Yesterday I went to visit the artisan bakery in Low Moss for the first time. I’m not sure what I expected having never been to a prison, an artisan bakery or an artisan bakery run inside a prison. Perhaps my clean slate of expectations was a positive thing as I went in with a totally open mind.
When I first arrived I had to sign in at the atrium and then go through airport-like security (shoes off and everything) where I was met by a member of the Scottish Prison Service. If I had realised I would be taking my shoes off then I might have made the effort to wear matching socks – but it did at least earn me the nickname ‘Immy odd socks’, which is definitely one of the kinder nicknames I’ve been granted over the years.
I was taken through about 6 different doors before I got to the kitchen. I was introduced to 5 of the apprentices and Scott and Lee. Everyone was chatting away excitedly because an article had been published in the Daily Record about the bakery. Some were embarrassed by their photos but mostly there seemed to be a buzz about the bakery.
It struck me that prior to working in Freedom Bakery none of the apprentices had expressed an interest in baking, except for one who loved Great British Bake Off. Everyone that I asked said they were going to continue on baking when they were out. Two of the guys said they couldn’t wait to start baking with their kids, as well as hoping to get a job as a baker – a common ambition amongst the team. I was particularly heartened by the amount of times the apprentices told me that this was the last time they were going to be in prison. The resolve they had was evident.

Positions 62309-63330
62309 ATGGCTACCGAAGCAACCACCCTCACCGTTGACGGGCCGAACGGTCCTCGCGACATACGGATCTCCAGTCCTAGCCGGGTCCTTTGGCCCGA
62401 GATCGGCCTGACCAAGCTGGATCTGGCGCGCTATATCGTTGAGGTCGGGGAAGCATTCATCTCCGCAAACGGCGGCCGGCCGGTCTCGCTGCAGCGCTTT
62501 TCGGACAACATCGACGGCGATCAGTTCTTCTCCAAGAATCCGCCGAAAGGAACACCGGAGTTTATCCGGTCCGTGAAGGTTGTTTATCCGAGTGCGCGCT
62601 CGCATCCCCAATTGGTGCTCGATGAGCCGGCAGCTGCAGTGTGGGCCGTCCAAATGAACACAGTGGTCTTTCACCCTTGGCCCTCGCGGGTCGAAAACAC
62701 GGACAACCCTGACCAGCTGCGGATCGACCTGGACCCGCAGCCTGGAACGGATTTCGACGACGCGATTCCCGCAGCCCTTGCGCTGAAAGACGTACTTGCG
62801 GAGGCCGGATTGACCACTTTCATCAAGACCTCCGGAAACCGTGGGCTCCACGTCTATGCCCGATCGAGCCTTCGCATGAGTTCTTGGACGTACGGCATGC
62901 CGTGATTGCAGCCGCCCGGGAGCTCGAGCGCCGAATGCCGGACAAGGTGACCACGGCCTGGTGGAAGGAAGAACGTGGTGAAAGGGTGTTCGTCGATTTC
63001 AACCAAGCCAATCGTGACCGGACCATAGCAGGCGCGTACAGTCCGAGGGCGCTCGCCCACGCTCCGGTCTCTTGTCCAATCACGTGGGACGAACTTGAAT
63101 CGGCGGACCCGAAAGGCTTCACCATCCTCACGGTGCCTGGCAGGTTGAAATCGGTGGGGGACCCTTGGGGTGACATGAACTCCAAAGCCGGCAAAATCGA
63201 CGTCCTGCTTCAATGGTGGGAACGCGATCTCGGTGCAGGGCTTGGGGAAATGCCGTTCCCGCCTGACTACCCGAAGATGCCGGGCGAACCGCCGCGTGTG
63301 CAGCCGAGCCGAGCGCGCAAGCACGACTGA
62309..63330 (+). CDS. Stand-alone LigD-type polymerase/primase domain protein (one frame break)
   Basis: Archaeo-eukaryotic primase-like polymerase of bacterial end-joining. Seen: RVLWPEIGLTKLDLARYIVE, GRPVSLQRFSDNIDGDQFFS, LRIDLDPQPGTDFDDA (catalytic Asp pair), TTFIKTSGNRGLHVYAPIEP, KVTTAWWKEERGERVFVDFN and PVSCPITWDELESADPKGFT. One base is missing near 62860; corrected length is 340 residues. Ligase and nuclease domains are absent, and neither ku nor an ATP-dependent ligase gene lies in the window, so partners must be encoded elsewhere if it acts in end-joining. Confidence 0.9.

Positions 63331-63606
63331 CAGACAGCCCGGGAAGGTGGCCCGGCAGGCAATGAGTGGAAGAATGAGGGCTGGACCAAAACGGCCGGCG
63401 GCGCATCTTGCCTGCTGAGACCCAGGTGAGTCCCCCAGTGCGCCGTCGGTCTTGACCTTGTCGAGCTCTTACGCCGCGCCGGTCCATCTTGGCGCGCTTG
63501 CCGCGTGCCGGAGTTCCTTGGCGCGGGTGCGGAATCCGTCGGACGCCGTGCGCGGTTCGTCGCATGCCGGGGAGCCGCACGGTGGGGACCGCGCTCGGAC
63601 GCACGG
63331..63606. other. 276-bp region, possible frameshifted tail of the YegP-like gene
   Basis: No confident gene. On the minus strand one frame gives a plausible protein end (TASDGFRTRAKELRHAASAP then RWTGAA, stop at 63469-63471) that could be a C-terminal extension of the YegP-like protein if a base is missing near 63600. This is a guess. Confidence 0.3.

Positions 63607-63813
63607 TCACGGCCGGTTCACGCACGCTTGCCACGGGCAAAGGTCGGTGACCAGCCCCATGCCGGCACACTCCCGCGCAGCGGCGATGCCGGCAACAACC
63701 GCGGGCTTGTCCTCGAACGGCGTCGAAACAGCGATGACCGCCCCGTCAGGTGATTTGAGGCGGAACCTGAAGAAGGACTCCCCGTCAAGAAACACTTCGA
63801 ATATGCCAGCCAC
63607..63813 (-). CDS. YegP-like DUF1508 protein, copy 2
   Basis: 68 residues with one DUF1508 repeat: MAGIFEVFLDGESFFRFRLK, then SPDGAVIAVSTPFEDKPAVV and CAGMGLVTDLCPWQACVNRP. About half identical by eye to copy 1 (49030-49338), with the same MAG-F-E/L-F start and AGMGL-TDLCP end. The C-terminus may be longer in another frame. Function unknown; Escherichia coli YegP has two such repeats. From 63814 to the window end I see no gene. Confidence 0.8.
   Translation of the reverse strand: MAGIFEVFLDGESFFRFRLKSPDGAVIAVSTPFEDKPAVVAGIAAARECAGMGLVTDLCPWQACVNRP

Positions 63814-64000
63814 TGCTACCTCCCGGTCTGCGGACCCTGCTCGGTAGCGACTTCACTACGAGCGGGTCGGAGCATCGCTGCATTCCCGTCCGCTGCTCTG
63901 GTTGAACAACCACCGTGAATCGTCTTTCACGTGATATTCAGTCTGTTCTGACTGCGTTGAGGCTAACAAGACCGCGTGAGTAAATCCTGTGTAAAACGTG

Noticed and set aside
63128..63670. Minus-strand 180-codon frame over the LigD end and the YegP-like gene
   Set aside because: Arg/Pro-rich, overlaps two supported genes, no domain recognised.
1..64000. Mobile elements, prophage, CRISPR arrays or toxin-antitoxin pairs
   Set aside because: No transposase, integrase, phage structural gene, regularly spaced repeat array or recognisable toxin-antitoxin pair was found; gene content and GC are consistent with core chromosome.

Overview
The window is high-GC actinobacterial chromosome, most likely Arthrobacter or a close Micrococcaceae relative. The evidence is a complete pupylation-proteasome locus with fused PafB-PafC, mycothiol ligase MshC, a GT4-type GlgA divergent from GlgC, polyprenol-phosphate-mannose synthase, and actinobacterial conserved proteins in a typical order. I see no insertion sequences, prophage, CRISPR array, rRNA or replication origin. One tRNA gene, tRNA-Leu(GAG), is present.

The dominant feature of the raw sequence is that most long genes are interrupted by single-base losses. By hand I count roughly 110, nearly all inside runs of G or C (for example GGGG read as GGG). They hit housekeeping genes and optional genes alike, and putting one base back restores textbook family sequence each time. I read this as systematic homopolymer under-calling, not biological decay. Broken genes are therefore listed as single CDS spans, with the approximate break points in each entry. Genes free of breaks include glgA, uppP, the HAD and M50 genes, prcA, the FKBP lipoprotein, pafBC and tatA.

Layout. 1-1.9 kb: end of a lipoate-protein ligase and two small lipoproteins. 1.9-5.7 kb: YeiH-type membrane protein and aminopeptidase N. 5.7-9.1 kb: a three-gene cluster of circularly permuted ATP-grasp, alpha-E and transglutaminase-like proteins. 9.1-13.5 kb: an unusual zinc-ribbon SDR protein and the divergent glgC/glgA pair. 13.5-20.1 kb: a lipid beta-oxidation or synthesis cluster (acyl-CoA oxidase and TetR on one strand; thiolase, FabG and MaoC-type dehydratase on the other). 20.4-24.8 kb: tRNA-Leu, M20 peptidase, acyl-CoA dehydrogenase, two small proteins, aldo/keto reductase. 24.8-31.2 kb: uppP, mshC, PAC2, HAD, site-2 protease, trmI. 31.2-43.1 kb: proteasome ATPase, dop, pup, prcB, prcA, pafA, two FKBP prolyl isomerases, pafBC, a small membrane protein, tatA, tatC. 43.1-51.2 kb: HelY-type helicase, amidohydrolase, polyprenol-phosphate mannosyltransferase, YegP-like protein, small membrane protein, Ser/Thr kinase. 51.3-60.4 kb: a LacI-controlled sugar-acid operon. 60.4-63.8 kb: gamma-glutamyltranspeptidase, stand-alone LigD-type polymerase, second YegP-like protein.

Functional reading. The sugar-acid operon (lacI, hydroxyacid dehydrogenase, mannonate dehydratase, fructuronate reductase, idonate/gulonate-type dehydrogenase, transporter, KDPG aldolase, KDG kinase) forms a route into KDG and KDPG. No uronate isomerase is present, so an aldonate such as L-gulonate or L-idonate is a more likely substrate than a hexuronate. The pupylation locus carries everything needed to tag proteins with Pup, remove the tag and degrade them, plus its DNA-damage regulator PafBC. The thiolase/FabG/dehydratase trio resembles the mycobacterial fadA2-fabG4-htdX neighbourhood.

I spent all morning in the bakery watching them prepare their orders for that day (they had four different orders to complete) comprising of different breads and pastries. The apprentices and Scott and Lee were working together like a well-oiled machine, and in fact I mostly wouldn’t have been able to tell who were the teachers and who were the apprentices if it weren’t for the odd bit of direction. One of the apprentices described his experience as a constant learning curve and said it was great to look back on how little he knew before compared to now.
It was easy to forget at times that I was in a bakery inside a prison. The apprentices, unsurprisingly, were laughing and joking with each other and working hard as well. Naturally, there were indicators in conversation that this was not an ordinary bakery: talk about visitation, when they were getting out etc. But mostly it was just as if I had gone to chill out in any bakery.
Luckily for me I got to try some spare baked goods, the freshest of the fresh and of course were delicious.
One of the apprentices went on to say that it’s all very well saying that prison should be about rehabilitation but for many people being in prison is a better option for them than not because they are guaranteed meals, showers, shower gel etc. It is absolutely bizarre by anyone’s standards that being in prison actually is the attractive option for people with very little. Never has it been more crystal clear for me the need to create employment opportunities for people with convictions.
So whilst I enjoyed my experience being in the bakery at Low Moss, and it was great to meet the apprentices who were all friendly, hardworking guys, I don’t want the reality to be forgotten. A lot of people in custody are there because they have been failed.